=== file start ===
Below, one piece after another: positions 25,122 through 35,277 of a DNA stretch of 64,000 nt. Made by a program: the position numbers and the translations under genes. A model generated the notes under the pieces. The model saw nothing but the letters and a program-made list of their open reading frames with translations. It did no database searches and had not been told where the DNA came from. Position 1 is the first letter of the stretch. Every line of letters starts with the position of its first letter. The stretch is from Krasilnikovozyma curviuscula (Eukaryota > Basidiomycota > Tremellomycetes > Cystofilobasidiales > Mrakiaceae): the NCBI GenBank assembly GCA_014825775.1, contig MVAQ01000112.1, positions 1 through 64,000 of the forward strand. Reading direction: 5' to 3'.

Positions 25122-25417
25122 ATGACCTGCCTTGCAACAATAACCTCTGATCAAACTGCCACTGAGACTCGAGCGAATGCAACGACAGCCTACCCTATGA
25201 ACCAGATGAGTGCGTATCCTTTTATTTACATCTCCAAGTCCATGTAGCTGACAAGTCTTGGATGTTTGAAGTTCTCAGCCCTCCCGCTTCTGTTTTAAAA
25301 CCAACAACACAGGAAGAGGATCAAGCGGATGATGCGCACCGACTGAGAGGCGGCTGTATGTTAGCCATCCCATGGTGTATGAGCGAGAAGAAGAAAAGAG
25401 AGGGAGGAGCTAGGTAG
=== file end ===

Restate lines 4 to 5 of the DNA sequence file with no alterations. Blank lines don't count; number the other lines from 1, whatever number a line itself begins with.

25201 ACCAGATGAGTGCGTATCCTTTTATTTACATCTCCAAGTCCATGTAGCTGACAAGTCTTGGATGTTTGAAGTTCTCAGCCCTCCCGCTTCTGTTTTAAAA
25301 CCAACAACACAGGAAGAGGATCAAGCGGATGATGCGCACCGACTGAGAGGCGGCTGTATGTTAGCCATCCCATGGTGTATGAGCGAGAAGAAGAAAAGAG